Being a parent does not necessarily mean that one can parent their children in the right manner. It does not necessarily work that way and it’s never meant to be. So what should we do when we notice alarming signals in our children? Do we talk to her or him? Maybe with his teacher? With someone so as to sort out all the strange suspicious thoughts we might have? “Luce”, co-written with JC Lee and directed by Julius Onah, perfectly explores the matter of not only parenthood neglect but what goes beyond it called country value.
Should we differentiate one person from another? Should we punish one to teach others? Does the love and admiration belong to one person, while the rest of the people should try to grasp it from a distance? It marks ten years since Amy (Naomi Watts) and Peter Edgar (Tim Roth) have adopted their son from the war-torn Eritrea. It took them a while to work on his psychological trauma, and now he is an all-star student admired not only by his community, but by the school as well. While the parents thought that they have finally achieved their goal and helped Luce (Kelvin Harrison Jr.) to leave all the trouble behind, soon it will be appear that they were wrong. But what steps will they take to correct the situation will be up to them as parents, if they’re willing to step up.
Harriet Wilson (Octavia Spencer), his African-American teacher, assigns an essay to the entire class in which Luce comes back using a controversial historical figure, Frantz Fanon (The Wretched of the Earth), to justify the importance of violence if that violence proves a point. That was the first sign which made Harriet freak out, so she decided to search his locker in which she finds fireworks that is forbidden in the premises of the school. His teacher does what she felt was right and brings this to Luce’s parents’ attention. But what they do next is quite unexpected and shocking, but as parents was the right thing to do, I guess.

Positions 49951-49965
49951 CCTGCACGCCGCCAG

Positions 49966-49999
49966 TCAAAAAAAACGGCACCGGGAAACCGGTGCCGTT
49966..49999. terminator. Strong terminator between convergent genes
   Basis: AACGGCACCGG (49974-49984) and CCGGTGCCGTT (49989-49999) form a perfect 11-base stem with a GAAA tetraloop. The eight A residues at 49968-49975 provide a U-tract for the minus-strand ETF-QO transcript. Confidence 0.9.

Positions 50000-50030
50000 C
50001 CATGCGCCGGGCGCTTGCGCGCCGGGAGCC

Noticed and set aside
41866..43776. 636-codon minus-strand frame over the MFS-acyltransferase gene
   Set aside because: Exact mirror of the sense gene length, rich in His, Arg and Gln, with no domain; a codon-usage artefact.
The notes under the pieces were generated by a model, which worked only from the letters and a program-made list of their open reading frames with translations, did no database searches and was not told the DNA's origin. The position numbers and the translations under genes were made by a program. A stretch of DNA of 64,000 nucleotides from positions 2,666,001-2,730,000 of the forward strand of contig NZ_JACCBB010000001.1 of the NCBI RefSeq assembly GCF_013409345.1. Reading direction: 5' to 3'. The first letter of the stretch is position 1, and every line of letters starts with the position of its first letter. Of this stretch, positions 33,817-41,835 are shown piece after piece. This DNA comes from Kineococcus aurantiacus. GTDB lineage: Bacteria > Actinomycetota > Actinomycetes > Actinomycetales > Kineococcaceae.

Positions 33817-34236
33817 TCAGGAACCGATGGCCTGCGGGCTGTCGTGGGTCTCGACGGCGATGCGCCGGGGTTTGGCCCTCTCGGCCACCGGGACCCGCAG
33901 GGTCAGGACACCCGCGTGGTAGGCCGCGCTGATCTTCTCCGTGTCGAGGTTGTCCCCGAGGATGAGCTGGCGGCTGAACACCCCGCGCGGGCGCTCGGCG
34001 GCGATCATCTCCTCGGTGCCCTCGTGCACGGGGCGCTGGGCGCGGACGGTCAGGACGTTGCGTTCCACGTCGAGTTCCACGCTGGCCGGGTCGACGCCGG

As the story develops, it takes twenty minutes for the audience to feel like being put in a box. The tension being to build up and reaches the highest scale making the viewers getting nervous throughout the film. As for Luce, he’s a brilliant young man who is getting ready for his Culture Month Assembly speech that is to take place in school. But through his eyes, you see there’s something very strange about him, deeply disturbing that should make anyone worried. But as you start understanding who Luce is, it gets more difficult to comprehend his ideas, of his psychological cat-and-mouse game with his teacher. What he tells her at some point is what will change your mind about him – “Why punish one for being a stereotype, but rewarding someone who is not,” he asks his teacher. And that line alone reveals what you will be getting next is not what you expected.
Naomi Watts’ Amy is an overprotective mother. When someone else would pick up the phone to dial 911, she still tries to fight against what lies in Luce’s head. And that, I must say, is not easy. Overall, “Luce” is such a ppowerful psycological drama, it will be hard to feel indifferent. And if you find yourself fully absorbed by it, then trust me, the an eye-opening narrative, superb performances, the score will blew your mind away, will make you feel like somebody grabbed you and threw you against the wall. There will might multiple feelings you will feel throughout the film – anxiety, fear, anticipation of something bad that may come, and even worse, emotionally devastated.
As for the performances, I find it difficult to comprehend how real it was. Naomi Watts, Tim Roth, Octavia Spencer and Kelvin Harrison Jr. deliver the most shockingly scary performances as they dive into such complex characters that had so many things to tell. As for the director, Julius Onah breaks all the boundaries by painting an image of stereotypes, debating between what is right and what is wrong. Getting deep into American standards where one can be punished for being bad, but will fail to correct that negative attitude. Instead, it finds the perfect candidate in Luce, who’s smart, has leadership skills, but does not share the same values, that, for instance, his teacher Virginia has.
In the end, there’s a lot we can debate what “Luce” is about or whether his choices are correct, or why his parents are not doing what they’re supposed to. Being a parent or an all-star-student is a full time job not many can handle. And as for the approaches, there is no easy answer to that, and on top of that, Luce’s real story begins not with the start of the film, but when it ends, when you won’t even want to leave the theater to start demanding its continuation, because it was incredibly intriguing and thought-provoking.